Music review: Shania Twain 'grateful' to be back and Ottawa glad to have her

Ottawa Citizen
By Lynn Saxberg
June 28, 2015

Shania Twain christened Ottawa’s newest festival site at Wesley Clover Parks on Saturday with a concert extravaganza that pulled in a youthful party crowd of 24,000 people.

It was the biggest single night, and the only outdoor show, of the country-pop superstar’s first tour in more than a decade. Whether her Rock This Country excursion is a comeback or a farewell seems to be up in the air, but to the fans caught up in the moment, it made no difference.

In thigh-high boots, a red-sequined mini dress and black-fringed jacket, the first of several glamorous costumes, the 49-year-old singer made an eye-popping entrance, strutting her way through the anthemic Rock This Country and the sassy Honey I’m Home before slowing things down a tad for You Win My Love. A terrific band, including three fiddle players, backed her, while the huge stage pulsed with lasers and blasts of pyro.

In the crowd, it was a massive girls’ night out. Of course, there were men in attendance, too, but the vast majority of the audience consisted of smiling cowgirls singing along to every word, unified by the power of sisterhood (and probably a few beverages).  Their favourites were the feisty ones: Whose Bed Have Your Boots Been Under?, Don’t Be Stupid, Any Man of Mine, That Don’t Impress Me Much and especially, Man! I Feel Like a Woman.

After the string of big bro-country shows that have passed through town in the last year or so, it was not only refreshing to hear a female perspective but also surprising to see the music connect with the same young demographic. After all, Twain hasn’t released a new album since 2002’s Up!

Despite some technical issues with the mic that made her voice sound choppy, Twain performed with the confidence of a seasoned diva, a stage persona honed over the last two years of her Vegas residency. Between songs, though, the Timmins tomboy revealed a vulnerable side, relieved that fans remembered her.

“It’s been 11 years since I’ve been on tour,” Twain said. “I’m just so grateful that all of you are still here. I wasn’t sure I would ever sing again. I really thought that was it. Over. Done. It’s just amazing how life goes sometimes. I’m very happy to be back. There’s no way but up from here.”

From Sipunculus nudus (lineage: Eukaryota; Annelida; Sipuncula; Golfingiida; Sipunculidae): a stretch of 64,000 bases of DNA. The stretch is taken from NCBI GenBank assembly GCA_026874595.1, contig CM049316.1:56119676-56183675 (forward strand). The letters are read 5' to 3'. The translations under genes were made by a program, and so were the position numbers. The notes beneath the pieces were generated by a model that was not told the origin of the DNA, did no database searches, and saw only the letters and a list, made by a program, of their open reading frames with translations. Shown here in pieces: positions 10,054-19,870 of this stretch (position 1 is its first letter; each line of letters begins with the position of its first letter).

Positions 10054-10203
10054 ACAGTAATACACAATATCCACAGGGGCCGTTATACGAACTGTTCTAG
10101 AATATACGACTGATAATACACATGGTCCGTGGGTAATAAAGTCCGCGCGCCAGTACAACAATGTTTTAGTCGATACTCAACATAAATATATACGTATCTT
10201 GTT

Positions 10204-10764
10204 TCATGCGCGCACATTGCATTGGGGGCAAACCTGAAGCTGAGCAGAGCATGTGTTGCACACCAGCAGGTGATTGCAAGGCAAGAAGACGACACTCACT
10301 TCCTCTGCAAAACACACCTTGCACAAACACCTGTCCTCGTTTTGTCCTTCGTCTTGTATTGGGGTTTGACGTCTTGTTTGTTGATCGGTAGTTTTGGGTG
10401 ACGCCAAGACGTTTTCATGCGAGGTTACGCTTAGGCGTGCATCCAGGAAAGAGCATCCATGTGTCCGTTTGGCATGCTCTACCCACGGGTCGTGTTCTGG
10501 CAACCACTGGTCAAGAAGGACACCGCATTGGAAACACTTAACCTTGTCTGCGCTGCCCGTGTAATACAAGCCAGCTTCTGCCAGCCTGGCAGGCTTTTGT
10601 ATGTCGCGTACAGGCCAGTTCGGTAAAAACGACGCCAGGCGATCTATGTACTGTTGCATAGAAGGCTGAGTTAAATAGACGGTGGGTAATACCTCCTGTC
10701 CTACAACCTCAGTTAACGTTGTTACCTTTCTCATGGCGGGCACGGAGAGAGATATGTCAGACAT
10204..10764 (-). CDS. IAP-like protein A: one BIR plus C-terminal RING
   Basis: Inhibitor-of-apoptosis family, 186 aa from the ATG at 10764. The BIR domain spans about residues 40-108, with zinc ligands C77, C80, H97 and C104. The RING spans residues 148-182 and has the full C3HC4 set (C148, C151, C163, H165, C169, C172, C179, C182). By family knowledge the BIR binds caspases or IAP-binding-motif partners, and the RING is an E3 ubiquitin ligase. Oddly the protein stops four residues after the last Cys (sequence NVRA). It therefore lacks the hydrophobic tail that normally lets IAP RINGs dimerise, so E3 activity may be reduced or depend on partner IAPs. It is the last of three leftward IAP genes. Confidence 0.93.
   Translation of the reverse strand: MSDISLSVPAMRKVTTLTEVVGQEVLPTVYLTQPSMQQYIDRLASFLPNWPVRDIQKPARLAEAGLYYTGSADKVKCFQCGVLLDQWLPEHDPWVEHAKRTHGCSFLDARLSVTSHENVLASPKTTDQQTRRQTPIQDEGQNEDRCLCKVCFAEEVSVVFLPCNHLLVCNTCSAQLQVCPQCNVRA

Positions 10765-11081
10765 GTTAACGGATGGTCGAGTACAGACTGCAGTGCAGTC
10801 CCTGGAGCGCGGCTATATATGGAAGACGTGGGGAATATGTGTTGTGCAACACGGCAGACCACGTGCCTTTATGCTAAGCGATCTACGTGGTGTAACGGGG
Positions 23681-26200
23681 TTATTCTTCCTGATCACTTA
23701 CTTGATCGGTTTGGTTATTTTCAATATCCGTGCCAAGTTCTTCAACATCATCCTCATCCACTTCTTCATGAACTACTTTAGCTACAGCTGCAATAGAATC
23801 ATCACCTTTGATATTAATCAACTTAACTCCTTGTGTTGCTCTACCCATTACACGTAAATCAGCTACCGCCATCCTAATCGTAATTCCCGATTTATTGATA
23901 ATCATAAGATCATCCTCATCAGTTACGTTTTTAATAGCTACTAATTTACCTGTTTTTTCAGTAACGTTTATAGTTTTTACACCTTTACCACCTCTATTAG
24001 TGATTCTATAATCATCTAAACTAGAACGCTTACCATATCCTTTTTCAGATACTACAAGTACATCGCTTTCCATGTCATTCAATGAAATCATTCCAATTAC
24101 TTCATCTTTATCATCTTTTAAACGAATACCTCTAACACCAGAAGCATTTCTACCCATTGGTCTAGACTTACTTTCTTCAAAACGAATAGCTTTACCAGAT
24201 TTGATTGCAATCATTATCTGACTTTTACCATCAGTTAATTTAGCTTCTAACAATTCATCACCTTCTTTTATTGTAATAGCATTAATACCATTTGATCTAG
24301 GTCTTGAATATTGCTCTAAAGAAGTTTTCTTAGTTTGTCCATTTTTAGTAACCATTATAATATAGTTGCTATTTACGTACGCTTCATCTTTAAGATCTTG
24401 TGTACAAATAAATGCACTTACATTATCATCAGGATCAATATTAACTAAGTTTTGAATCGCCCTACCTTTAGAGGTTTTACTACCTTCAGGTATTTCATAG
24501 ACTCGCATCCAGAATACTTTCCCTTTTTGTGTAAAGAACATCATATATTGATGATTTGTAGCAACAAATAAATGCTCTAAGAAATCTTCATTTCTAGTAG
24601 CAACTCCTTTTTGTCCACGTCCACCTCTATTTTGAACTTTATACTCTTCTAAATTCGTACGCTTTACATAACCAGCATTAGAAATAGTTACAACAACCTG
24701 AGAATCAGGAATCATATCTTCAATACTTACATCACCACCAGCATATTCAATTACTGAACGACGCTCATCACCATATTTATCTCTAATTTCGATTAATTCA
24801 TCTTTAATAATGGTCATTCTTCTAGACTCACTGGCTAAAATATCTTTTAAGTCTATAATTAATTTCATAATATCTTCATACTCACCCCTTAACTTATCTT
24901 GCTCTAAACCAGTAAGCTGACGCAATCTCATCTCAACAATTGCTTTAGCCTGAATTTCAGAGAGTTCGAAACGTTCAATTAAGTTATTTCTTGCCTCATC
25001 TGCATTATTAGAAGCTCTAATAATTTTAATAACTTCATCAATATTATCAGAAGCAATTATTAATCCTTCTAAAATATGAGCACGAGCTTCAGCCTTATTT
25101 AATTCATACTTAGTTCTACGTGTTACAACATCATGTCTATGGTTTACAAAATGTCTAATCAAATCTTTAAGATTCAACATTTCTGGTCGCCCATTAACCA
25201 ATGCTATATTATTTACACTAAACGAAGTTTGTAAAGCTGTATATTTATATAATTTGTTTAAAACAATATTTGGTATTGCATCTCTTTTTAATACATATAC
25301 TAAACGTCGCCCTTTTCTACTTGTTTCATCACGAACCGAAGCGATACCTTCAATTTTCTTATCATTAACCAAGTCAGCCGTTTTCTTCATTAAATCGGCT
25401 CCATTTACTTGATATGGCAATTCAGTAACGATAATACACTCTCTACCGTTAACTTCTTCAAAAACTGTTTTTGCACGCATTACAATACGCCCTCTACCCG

Twain also expressed her happiness at being back in Canada, and sent out a greeting to her aunt and cousins from Timmins who were in the audience. At one point, she brought opener Wes Mack, a Calgary lad, on stage for a fun duet on Party for Two.

Twain’s concert was the first show to be mounted at the recently redeveloped Nepean equestrian centre, now known as Wesley Clover Parks. Although the grassy field has plenty of space, there were some crowd flow issues and long lineups for food, beverages and washroom facilities.

And in one of the most unexpected concert pairings of the year, warmup duties fell to the Doobie Brothers, the California boogie rockers from the 1970s. New country artists Wes Mack and Dan & Shay were also on the bill.

The current configuration of the Doobies features just two original brothers, singer-guitarists Patrick Simmons and Tom Johnston, but they came with an extended lineup of veteran musicians, including two drummers, who were able to recreate the sound with just the right balance of polish and groove.

“We are the Doobie Brothers, in case you aren’t sure,” joked Simmons as he surveyed the vast young crowd.  Judging by their inattention, it was a valid comment. Jesus Is Just Alright, Rockin’ Down The Highway and South City Midnight Lady barely warranted a reaction from anyone over 25, which was too bad because the songs sounded fantastic. Takin’ It To The Streets, Black Water, China Grove and Listen to the Music fared better, earning a round of appreciation from the baby-boomer minority.